Punctuation Makes Meaning
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What I'm going to suggest here is probably a horrible thing to do to a perfectly lovely poem, on the one hand; but, on the other, it is, perhaps, a way of explicating it and, at the same time, illustrating how we use punctuation to make meaning.  William Carlos Williams, a 20th Century American poet (and physician) wrote a moving and descriptive poem that captures the essentially existential message embodied in the painting "Landscape with the Fall of Icarus," a work completed circa 1558 by the Dutch painter Pieter Bruegel the Elder (1525?-1569).

Williams punctuates the poem only by use of a few capital letters, an apostrophe to indicate possession, and by the arrangement of the lines.  However, formatted and punctuated differently, the poem could be used as a descriptive caption under a reprint of the painting in an art history book.  And that's what I'd like you to do.

First, what is a myth? Here are the definitions according to Dictionary dot com: myth. More powerfully, here is a bit about myths from 20th Century religion scholar and professor, Joseph Campbell: "Read the myths. They teach you that you can turn inward, and you begin to get the message of the symbols. Read other people's myths, not those of your own religion, because you tend to interpret your own religion in terms of facts - but if you read the other ones, you begin to get the message. Myth helps you to put your mind in touch with this experience of being alive." Elsewhere, Campbell defines "myth," simply stated, as "another man's religion," positing that it is dangerous to think of one's own religion as holding "absolute truths" while denegrating the beliefs of others as mere "myth." Read part of his 1988 interview for Public Television in the series titled Joseph Campbell and the Power of Myth.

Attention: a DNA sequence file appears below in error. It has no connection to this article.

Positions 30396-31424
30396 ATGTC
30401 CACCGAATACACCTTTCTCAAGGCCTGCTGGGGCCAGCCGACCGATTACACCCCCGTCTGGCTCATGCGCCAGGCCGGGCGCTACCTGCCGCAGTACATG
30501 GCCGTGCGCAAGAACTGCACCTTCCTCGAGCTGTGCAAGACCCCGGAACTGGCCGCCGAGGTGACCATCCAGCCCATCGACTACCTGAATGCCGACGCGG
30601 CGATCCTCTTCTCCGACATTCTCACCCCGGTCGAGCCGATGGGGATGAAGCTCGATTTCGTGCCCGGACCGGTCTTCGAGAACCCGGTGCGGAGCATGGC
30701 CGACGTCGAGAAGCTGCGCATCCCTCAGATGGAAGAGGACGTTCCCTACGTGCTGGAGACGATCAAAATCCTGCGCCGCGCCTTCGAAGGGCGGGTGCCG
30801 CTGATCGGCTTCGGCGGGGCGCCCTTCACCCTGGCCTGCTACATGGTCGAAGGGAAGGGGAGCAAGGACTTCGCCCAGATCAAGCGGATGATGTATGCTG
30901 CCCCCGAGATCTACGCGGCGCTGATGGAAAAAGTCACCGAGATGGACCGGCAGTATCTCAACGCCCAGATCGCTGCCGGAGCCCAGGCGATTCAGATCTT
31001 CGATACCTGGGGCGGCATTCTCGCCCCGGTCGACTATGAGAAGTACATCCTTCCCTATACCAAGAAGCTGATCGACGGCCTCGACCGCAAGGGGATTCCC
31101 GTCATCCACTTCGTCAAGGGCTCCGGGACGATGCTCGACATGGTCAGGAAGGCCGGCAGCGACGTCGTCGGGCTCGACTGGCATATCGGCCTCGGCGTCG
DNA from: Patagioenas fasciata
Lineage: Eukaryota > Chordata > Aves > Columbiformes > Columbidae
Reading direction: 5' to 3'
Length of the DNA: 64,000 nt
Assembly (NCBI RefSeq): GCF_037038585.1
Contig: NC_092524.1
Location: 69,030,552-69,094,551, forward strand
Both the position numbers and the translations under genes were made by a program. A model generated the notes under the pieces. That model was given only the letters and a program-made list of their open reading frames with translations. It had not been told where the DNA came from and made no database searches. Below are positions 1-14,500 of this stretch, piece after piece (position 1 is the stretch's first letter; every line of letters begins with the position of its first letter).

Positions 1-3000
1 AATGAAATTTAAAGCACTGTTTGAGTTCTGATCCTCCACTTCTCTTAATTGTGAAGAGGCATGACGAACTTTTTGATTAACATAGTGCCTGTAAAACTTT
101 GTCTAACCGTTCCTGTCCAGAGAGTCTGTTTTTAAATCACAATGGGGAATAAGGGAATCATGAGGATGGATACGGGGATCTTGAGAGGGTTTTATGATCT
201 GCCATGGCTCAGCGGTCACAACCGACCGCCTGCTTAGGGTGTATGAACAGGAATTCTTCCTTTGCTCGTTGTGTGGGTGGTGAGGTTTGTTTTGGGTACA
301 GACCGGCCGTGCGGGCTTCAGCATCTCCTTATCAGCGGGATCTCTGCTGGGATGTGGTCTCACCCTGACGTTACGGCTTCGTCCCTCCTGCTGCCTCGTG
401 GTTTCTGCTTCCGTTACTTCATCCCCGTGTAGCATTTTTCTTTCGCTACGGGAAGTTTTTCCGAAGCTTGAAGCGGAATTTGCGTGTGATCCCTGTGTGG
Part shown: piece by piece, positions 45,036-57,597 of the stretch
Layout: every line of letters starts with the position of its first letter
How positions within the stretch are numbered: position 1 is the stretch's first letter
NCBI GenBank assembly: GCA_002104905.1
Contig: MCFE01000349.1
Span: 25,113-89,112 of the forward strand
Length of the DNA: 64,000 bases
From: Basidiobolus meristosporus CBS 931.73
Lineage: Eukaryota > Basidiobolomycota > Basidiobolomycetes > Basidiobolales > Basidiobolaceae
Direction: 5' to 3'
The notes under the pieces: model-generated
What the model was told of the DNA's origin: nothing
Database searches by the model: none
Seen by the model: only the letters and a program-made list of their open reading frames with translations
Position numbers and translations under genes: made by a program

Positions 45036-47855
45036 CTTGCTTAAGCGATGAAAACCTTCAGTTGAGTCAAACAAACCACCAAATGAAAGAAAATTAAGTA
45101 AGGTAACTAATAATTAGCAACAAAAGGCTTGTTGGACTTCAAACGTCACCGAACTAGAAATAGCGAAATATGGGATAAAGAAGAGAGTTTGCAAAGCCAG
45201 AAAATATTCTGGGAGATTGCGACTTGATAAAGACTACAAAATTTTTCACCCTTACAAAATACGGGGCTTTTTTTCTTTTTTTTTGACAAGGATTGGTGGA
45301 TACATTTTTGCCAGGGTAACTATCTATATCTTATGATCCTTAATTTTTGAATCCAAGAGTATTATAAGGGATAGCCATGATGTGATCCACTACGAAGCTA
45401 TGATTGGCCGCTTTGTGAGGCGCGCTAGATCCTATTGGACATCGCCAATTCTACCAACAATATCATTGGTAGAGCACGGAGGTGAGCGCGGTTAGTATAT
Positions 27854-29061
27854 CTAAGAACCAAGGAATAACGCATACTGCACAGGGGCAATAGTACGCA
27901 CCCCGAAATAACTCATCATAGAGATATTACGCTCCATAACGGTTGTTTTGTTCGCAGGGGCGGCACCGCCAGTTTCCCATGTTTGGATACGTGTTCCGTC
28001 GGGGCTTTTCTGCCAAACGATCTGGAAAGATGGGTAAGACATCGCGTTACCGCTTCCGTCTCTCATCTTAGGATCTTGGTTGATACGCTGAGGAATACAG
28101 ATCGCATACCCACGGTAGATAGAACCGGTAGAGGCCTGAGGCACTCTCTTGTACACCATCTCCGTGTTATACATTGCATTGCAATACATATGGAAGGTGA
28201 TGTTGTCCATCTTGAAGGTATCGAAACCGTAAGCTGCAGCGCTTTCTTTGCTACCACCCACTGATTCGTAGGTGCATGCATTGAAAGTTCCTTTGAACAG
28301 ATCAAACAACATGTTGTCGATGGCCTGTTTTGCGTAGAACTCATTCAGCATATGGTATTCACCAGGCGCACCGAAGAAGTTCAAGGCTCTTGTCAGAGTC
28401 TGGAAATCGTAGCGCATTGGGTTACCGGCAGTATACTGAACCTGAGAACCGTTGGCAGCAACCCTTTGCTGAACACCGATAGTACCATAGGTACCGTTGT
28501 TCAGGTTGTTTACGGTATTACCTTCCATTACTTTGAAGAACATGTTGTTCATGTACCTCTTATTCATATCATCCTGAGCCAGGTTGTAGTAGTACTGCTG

Next, it would help to know something about the Icarus myth, so take the following link to Thomas Bulfinch's Mythology web site and scroll down about half way to find out about Daedalus and his son Icarus.

After you are familiar with the myth, come back to this page and study Bruegel's painting below;  contemplate what the painting says about the nature of myths in the everyday world.

Instructions: On a Microsoft Word document with your name(s) at the top, answer these three questions.

1. What did Icarus do? (Summarize the myth as if you are telling it to someone who does not know it. Do it in three sentences or fewer.)
2. (In one to three sentences) In its historical context, what is the message or moral of the Icarus myth? (It might help to know what the word "hubris" means in its historical context, not just as it is used today, because most scholars agree that hubris was the boy's downfall. Historically, "hubris" does not mean simply arrogance nor does it mean disobedience to a parent.)
3. (In one or two sentences) What does this painting by Brueghel say about the nature of myths in the everyday world?

Finally, highlight the text of the poem, and click the copy command from the edit menu on your browser.  Then paste the poem into your Word document.  Without rewording it in any way, refomat the poem into prose sentences and punctuate them correctly so that it describes the painting and conveys its meaning. This is due at the start of your next class.

"Landscape with the Fall of Icarus"
by William Carlos Williams

According to Brueghel
when Icarus fell
it was spring

a farmer was ploughing
his field
the whole pageantry

of the year was
awake tingling
near

the edge of the sea
concerned
with itself

sweating in the sun
that melted
the wings' wax

unsignificantly
off the coast
there was

a splash quite unnoticed
this was
Icarus drowning


Read some other wonderful poems and some writing prompts about the painting by Bruegel or about the Icarus myth

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